The Impact of Mirth-Inducing Ventral Striatal Deep Brain Stimulation on Functional and Effective Connectivity

William S. Gibson, Shinho Cho, Osama A. Abulseoud, Krzysztof R. Gorny, Joel P. Felmlee, Kirk M. Welker, Bryan T. Klassen, Hoon Ki Min, Kendall H. Lee

Research output: Contribution to journalArticlepeer-review

23 Scopus citations

Abstract

Deep brain stimulation (DBS) of the ventral capsule/ventral striatum (VC/VS) is an investigational therapy for treatment-resistant obsessive-compulsive disorder. The ability of VC/VS DBS to evoke spontaneous mirth in patients, often accompanied by smiling and laughter, is clinically well documented. However, the neural correlates of DBS-evoked mirth remain poorly characterized. Patients undergoing VC/VS DBS surgery underwent intraoperative evaluation in which mirth-inducing and non-mirth-inducing stimulation localizations were identified. Using dynamic causal modeling (DCM) for fMRI, the effect of mirth-inducing DBS on functional and effective connectivity among established nodes in limbic cortico-striato-thalamo-cortical (CSTC) circuitry was investigated. Both mirth-inducing and non-mirth-inducing VC/VS DBS consistently resulted (conjunction, global null, family-wise error-corrected P < 0.05) in activation of amygdala, ventral striatum, and mediodorsal thalamus. However, only mirth-inducing DBS resulted in functional inhibition of anterior cingulate cortex. Dynamic causal modeling revealed that mirth-inducing DBS enhanced effective connectivity from anterior cingulate to ventral striatum, while attenuating connectivity from thalamus to ventral striatum relative to non-mirth-inducing stimulation. These results suggest that DBS-evoked mood elevation is accompanied by distinct patterns of limbic thalamocortical connectivity. Using the novel combination of DBS-evoked mood alteration and functional MRI in human subjects, we provide new insights into the network-level mechanisms that influence affect.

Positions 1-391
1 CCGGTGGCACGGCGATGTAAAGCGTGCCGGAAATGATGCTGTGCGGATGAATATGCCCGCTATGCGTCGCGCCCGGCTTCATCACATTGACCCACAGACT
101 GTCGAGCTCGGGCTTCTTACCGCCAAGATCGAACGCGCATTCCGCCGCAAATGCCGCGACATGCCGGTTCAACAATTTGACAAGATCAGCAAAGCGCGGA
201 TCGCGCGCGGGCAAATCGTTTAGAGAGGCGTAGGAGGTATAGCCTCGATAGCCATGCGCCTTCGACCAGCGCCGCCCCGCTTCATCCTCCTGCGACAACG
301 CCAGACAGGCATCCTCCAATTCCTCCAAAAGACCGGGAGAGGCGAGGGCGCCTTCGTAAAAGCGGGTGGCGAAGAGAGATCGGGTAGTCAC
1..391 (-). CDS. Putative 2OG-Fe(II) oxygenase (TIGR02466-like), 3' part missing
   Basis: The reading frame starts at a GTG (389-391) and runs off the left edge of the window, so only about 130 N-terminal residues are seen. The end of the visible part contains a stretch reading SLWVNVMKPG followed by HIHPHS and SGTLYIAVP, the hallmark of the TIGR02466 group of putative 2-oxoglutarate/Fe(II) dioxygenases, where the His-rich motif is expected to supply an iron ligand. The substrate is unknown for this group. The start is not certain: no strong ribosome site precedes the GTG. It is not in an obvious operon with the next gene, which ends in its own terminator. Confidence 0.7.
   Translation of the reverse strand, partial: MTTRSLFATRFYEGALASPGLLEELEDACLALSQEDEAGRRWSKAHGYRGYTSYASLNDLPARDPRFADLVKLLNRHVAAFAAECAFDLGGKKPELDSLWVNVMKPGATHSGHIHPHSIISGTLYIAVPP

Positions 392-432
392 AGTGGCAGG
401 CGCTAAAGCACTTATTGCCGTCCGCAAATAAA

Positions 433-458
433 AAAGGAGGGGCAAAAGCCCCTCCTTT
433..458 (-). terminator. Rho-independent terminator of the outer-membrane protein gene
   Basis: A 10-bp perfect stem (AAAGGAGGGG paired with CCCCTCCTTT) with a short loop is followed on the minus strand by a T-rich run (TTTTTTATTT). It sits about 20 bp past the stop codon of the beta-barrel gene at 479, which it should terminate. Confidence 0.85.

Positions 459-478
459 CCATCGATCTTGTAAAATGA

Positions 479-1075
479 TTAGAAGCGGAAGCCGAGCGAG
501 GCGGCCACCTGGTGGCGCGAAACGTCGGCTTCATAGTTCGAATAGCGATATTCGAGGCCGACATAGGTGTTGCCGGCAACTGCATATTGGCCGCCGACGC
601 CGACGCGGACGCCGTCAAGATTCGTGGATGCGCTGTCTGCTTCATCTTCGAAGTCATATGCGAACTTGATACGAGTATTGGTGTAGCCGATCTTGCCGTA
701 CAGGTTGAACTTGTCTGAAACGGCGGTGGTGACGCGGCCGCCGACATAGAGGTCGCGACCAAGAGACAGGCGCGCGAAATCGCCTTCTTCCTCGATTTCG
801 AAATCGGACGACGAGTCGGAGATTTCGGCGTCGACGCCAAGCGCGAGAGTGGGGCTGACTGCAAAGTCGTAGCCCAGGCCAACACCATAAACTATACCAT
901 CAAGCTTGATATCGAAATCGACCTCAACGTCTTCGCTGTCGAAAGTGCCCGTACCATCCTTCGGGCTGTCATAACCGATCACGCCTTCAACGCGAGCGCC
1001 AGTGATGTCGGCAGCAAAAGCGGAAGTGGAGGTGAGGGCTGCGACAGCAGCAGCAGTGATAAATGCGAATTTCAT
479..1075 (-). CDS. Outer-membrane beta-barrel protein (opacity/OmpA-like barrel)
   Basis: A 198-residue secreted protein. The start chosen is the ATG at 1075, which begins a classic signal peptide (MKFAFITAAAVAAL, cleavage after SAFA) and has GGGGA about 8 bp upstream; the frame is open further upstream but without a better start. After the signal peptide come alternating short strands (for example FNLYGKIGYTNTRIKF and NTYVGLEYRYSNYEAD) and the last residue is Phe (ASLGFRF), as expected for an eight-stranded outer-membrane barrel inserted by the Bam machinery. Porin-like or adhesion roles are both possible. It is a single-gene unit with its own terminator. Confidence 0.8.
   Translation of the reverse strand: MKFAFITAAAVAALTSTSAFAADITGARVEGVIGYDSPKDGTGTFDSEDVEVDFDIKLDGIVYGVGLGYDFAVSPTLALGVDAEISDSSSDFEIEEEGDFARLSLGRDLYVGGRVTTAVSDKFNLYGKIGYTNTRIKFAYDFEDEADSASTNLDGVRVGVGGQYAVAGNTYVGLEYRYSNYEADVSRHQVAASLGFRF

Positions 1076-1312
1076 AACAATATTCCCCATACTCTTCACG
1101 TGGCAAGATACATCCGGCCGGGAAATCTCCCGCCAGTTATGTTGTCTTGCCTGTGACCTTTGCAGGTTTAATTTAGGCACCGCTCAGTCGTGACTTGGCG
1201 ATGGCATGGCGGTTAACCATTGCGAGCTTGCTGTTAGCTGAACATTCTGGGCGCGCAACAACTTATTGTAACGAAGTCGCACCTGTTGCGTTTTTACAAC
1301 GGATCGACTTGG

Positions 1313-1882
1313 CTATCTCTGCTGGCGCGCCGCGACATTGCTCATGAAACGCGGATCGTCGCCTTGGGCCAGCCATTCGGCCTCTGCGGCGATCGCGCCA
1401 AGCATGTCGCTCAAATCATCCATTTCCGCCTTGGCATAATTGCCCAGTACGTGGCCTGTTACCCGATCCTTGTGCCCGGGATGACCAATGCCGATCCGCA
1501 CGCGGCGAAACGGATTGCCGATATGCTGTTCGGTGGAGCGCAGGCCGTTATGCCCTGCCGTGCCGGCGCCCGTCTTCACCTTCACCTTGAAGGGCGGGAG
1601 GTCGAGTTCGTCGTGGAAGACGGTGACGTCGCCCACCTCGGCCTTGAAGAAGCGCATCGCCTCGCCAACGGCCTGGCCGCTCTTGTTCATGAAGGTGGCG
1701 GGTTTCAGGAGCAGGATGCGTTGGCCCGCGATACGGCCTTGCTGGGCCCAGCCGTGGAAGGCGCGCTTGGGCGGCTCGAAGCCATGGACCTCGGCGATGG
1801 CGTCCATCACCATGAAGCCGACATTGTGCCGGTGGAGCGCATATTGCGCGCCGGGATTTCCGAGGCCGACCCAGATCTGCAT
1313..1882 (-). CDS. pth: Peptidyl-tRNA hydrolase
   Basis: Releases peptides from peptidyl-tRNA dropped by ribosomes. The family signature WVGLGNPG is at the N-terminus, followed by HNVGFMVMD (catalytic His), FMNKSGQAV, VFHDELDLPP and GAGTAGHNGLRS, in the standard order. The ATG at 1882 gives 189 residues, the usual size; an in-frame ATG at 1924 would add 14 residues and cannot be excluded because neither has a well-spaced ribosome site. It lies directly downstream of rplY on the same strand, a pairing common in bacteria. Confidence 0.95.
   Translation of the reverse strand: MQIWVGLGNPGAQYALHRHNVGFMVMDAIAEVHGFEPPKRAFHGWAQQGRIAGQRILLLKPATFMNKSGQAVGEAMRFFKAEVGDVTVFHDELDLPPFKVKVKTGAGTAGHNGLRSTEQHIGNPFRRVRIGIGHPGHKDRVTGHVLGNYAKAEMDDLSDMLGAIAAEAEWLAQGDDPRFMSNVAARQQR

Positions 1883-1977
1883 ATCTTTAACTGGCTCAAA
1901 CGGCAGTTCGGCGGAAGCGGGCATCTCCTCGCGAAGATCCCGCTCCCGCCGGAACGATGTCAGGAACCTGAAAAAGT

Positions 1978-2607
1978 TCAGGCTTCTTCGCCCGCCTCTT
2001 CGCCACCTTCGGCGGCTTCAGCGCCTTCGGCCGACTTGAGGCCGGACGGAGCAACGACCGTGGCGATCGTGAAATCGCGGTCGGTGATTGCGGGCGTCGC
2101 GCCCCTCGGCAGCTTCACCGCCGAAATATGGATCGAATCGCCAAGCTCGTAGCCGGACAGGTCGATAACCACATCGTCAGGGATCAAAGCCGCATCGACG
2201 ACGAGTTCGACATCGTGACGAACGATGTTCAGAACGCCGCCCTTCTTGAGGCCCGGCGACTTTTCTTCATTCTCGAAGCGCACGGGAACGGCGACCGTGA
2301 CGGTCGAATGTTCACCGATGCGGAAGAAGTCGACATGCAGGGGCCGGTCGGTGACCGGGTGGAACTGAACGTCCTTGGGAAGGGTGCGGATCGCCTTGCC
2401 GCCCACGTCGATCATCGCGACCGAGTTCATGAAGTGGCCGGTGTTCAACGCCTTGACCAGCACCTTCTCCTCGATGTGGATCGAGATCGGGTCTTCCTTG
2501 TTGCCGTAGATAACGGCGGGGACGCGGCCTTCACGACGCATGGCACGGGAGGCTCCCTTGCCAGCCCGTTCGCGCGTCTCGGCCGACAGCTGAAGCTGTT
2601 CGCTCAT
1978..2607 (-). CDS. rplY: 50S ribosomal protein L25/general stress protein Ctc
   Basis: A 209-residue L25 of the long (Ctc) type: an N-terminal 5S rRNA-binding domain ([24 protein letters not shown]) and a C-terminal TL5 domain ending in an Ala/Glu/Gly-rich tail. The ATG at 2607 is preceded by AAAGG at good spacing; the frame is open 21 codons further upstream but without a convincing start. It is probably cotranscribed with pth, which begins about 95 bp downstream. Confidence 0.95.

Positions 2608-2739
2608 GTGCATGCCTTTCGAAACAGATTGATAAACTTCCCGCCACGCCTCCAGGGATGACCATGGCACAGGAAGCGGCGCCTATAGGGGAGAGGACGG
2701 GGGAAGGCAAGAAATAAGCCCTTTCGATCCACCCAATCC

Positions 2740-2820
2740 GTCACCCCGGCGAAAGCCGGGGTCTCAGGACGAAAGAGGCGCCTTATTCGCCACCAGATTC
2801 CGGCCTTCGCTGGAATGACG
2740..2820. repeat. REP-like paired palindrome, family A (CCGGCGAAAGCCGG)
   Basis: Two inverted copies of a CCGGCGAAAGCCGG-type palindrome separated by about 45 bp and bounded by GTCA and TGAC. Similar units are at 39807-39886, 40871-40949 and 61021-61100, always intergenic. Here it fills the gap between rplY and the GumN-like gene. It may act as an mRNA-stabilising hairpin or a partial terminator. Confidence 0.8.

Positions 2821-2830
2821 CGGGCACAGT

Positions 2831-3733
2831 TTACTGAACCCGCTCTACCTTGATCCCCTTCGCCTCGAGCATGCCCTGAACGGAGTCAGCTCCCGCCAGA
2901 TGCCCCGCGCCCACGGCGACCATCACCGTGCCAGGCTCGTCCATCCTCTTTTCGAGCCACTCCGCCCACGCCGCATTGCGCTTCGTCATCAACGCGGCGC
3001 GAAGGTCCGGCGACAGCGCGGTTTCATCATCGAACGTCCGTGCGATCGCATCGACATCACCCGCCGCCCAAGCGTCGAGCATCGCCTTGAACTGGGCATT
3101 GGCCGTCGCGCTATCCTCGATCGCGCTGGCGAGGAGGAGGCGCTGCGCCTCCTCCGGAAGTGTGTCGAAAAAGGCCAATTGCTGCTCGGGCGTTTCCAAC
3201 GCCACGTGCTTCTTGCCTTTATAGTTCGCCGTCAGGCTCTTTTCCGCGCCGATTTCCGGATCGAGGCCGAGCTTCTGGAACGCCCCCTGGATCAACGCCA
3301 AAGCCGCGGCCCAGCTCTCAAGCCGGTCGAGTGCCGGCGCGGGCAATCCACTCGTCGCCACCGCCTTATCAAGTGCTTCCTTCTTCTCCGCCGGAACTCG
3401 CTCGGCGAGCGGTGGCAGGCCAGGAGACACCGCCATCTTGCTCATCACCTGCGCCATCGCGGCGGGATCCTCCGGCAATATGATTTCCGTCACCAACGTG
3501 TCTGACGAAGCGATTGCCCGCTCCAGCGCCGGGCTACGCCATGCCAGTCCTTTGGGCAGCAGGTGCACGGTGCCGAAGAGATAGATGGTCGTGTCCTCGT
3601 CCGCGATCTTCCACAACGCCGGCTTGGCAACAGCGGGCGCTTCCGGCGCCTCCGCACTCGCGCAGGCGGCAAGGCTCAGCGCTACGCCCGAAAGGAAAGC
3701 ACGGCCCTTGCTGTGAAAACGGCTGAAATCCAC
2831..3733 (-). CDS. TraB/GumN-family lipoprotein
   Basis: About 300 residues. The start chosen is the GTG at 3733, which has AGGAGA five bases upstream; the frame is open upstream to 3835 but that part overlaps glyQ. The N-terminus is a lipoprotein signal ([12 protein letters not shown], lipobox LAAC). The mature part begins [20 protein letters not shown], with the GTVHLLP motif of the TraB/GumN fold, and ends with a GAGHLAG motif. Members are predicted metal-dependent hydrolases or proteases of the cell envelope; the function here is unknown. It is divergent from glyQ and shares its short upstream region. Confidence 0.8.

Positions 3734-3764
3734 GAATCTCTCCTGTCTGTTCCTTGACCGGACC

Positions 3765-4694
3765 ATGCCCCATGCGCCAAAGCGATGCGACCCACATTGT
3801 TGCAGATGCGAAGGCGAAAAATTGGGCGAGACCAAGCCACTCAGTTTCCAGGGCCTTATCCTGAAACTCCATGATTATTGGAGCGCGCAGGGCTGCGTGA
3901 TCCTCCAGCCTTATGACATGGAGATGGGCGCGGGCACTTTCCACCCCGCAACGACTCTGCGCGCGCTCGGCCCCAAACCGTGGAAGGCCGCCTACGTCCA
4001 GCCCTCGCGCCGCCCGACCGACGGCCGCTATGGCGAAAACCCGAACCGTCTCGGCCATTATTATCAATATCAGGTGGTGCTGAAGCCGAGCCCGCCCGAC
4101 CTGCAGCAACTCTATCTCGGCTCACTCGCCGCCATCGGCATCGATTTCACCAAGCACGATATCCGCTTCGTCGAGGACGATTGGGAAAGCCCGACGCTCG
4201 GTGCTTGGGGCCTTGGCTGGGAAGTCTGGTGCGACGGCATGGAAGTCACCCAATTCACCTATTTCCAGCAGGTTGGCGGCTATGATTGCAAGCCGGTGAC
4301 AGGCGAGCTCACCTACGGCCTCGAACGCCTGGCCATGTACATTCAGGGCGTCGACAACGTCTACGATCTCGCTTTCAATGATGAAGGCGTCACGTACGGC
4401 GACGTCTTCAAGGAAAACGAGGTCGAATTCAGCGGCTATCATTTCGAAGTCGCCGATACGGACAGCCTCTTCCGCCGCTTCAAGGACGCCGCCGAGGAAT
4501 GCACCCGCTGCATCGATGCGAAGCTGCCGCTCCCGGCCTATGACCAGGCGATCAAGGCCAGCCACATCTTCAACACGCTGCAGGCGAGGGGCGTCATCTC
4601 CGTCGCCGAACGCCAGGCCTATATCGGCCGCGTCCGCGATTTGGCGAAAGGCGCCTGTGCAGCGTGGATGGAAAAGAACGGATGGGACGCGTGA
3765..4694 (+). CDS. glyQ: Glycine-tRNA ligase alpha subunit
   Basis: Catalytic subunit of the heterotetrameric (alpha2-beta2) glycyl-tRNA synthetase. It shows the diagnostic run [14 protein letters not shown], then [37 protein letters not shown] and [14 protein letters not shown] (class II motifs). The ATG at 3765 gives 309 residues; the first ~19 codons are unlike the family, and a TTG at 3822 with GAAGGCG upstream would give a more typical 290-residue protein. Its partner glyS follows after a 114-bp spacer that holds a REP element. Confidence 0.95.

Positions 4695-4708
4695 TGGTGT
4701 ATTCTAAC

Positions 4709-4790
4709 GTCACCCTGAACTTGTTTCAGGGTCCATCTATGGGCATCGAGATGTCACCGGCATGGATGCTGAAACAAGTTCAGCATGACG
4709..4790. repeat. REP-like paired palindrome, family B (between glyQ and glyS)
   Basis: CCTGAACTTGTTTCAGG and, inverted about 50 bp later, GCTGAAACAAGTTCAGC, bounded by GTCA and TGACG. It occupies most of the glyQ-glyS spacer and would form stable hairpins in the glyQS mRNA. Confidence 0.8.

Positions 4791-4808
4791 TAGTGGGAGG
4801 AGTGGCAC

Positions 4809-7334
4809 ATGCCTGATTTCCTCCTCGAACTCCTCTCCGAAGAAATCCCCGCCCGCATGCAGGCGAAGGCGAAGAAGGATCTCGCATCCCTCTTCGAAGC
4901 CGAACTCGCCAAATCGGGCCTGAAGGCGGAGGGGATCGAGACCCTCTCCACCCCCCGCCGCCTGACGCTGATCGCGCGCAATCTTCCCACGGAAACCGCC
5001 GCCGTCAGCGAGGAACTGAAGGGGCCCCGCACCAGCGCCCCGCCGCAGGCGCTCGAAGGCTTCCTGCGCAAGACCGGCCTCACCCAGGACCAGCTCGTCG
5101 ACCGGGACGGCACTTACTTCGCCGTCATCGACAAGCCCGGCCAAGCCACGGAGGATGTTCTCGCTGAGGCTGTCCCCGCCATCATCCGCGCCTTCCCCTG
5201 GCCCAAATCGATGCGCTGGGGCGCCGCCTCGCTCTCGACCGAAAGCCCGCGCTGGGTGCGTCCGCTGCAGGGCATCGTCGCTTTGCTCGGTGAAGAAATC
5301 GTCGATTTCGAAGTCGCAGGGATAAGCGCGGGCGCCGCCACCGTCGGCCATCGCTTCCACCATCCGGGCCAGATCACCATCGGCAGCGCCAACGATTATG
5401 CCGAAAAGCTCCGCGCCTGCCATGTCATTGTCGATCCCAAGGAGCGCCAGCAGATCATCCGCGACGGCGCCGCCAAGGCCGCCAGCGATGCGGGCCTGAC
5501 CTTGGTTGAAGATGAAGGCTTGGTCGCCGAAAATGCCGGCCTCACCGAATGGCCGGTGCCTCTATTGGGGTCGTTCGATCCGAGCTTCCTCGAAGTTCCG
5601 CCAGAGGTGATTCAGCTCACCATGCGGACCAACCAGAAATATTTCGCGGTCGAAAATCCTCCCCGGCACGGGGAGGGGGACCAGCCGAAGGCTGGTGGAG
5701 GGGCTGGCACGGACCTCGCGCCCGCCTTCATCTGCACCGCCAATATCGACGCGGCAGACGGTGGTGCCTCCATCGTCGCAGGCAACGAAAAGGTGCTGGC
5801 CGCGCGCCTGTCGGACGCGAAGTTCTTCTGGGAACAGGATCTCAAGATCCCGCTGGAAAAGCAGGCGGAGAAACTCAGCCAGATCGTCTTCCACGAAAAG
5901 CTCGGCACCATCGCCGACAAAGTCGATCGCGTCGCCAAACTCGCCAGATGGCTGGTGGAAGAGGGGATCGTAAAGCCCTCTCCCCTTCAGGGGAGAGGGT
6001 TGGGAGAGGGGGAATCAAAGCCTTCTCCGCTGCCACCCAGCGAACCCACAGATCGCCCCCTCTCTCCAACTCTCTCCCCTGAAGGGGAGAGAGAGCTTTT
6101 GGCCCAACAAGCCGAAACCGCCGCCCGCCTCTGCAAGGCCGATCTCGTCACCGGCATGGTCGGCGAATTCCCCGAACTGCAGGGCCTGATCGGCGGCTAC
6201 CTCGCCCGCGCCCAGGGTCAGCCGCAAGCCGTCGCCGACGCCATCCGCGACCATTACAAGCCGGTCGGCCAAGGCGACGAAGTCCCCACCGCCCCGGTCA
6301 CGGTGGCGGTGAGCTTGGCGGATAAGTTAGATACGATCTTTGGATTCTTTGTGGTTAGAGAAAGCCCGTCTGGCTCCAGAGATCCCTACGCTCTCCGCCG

Original languageEnglish (US)
Pages (from-to)2183-2194
Number of pages12
JournalCerebral cortex (New York, N.Y. : 1991)
Volume27
Issue number3
DOIs
StatePublished - Mar 1 2017

Keywords

  • DBS
  • fMRI
  • mood
  • nucleus accumbens
  • obsessive compulsive disorder

Fingerprint Dive into the research topics of 'The Impact of Mirth-Inducing Ventral Striatal Deep Brain Stimulation on Functional and Effective Connectivity'. Together they form a unique fingerprint.

Cite this